Bad Ass Coffee Co. stirs up controversy

For Nelson Frey, the name “Bad Ass Coffee Co.” conjures images of donkeys hauling bags of coffee down misty hills with lush, green foliage.

That’s one of the reasons Frey, a 48-year-old former computer consultant and hospital administrator, decided to buy into the gourmet coffee franchise and open a store in a Portsmouth Road shopping center just outside of Manassas.

But some customers at the neighboring Family Christian Stores and Toys “R” Us thought differently after Frey posted the words “Bad Ass” above his store, which is set to open in November.

“There are toy and book stores for children nearby. I don’t think it’s an appropriate place for the word to be used,” said Shannon Nelson, a Manassas mother who was shocked when her two sons, 8 and 5, pointed the sign out.

Nelson says other parents she’s met at the Toys “R” Us have been bothered by the sign as well.

“If I’m correcting [my kids] at home that that’s language people shouldn’t be using, it shouldn’t be up on a billboard,” she said.

Some customers at Family Christian Stores have commented about the sign, a worker at the business said Tuesday. But management and workers have no problem with it.

“We like to get coffee in the morning. When it opens, I’m sure some of our workers will go over and get coffee,” the worker said.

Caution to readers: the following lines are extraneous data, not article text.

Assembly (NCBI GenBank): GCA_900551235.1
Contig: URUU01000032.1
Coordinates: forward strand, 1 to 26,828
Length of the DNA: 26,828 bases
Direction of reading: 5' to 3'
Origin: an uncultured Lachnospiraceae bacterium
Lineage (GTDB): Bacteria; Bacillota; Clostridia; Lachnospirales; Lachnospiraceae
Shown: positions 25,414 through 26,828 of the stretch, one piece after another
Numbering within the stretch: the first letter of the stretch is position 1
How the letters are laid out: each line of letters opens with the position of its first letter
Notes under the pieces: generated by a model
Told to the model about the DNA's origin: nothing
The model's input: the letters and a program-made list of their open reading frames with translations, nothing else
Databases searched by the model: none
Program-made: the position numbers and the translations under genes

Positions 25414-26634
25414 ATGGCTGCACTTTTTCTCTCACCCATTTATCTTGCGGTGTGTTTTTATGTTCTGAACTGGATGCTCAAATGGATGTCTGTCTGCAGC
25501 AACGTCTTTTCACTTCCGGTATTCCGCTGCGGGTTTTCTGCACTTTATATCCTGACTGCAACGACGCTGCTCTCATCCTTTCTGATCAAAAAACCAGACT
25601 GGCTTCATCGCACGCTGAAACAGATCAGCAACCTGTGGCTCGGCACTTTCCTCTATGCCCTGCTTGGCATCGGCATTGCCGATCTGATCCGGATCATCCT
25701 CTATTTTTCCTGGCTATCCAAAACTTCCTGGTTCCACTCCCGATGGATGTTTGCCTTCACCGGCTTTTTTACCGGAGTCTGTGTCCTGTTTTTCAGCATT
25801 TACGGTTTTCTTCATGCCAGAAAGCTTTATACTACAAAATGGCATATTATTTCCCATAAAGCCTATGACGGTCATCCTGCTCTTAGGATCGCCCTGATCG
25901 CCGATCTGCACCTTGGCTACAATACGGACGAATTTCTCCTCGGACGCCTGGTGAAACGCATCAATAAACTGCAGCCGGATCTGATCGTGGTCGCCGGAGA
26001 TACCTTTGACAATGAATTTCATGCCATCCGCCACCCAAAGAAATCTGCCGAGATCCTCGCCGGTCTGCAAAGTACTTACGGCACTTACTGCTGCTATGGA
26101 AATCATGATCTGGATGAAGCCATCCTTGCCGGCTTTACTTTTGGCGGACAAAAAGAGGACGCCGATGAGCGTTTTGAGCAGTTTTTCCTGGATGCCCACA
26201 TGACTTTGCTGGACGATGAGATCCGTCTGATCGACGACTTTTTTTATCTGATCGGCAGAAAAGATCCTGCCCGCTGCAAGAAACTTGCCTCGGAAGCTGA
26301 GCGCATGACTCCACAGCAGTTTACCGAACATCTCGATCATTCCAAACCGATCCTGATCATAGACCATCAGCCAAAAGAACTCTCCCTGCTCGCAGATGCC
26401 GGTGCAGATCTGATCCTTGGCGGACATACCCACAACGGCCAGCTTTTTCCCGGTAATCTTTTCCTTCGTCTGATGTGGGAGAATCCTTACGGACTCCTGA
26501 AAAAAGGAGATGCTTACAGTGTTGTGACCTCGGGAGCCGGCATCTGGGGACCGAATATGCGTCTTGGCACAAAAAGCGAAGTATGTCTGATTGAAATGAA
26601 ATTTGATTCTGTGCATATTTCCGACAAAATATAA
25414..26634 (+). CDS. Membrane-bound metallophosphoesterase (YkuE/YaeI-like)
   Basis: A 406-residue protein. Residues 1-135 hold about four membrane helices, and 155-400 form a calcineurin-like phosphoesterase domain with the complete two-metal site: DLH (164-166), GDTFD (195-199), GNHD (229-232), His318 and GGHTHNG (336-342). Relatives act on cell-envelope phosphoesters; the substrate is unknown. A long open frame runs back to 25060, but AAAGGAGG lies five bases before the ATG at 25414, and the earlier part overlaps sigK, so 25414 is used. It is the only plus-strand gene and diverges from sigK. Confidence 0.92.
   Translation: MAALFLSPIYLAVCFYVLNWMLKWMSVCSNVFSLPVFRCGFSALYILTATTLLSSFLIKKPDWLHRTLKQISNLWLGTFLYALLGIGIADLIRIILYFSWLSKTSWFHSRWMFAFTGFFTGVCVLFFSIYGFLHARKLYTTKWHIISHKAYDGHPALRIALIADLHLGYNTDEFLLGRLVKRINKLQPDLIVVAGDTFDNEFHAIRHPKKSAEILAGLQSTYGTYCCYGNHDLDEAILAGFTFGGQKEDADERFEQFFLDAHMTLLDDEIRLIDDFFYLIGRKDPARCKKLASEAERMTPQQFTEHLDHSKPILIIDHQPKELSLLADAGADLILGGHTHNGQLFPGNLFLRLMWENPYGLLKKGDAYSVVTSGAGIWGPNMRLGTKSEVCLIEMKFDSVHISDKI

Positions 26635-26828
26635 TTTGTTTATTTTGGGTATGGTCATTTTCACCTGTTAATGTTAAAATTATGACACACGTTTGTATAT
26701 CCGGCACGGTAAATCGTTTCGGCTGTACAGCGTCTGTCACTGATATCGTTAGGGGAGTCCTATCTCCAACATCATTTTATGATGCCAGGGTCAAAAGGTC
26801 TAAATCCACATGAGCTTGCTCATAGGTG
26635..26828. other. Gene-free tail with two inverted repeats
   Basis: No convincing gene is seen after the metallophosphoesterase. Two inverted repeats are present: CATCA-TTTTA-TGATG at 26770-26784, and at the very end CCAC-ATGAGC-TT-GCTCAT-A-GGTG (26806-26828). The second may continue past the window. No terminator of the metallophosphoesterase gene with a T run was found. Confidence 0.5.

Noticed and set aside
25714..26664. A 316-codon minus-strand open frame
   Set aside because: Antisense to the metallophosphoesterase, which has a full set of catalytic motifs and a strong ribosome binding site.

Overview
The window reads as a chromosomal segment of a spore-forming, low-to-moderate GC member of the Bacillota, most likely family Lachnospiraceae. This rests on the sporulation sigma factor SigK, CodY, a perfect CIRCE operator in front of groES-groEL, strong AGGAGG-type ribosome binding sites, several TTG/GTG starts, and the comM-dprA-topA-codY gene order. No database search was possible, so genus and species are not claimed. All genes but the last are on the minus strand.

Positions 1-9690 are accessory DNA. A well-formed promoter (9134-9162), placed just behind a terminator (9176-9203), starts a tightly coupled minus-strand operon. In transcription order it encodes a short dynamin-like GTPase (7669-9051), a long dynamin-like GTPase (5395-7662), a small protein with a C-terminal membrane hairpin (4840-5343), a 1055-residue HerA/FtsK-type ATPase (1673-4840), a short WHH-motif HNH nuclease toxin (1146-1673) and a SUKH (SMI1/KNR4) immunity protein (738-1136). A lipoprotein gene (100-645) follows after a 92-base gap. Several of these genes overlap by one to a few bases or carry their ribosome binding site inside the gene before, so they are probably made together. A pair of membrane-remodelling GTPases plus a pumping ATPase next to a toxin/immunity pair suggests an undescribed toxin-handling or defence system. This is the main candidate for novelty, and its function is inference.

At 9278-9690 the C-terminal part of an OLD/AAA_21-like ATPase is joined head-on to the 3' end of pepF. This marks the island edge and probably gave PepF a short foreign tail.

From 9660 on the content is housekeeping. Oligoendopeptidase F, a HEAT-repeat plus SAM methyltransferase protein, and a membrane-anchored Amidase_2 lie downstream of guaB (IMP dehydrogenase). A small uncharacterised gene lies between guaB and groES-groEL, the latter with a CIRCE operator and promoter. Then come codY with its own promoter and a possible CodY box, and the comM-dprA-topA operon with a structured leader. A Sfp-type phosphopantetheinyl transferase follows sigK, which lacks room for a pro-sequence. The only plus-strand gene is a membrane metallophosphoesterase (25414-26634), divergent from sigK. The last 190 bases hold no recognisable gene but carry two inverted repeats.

Surila Kapoor, who along with her husband runs an Italian deli near the store, didn’t see what the big deal was either.

“It’s just a name,” she said.

Joan Huntington, who runs a candy store nearby, felt the same way.

“The sign’s next to a Christian bookstore. But there’s a donkey clearly with it. I don’t know what the problem is,” she said.

Frey spent months researching various companies before deciding that the Bad Ass Coffee Co. of Hawaii was the ideal franchise to buy into.

The company opened its first store on the Hawaiian island of Kona in 1989, selling coffee brewed from the island’s beans. Since then, Bad Ass has expanded into Utah, Alaska, Florida, California, Idaho, Washington and Canada.

Frey’s store will be the first of its kind in Virginia.

“We’re having Starbucks coming in around here. But this gives people more options. And this is 100 percent American-grown coffee,” he said.

As for the trouble caused by the name, Frey doesn’t mind the free publicity.

“I can now save my advertising dollars for better spots,” he said.

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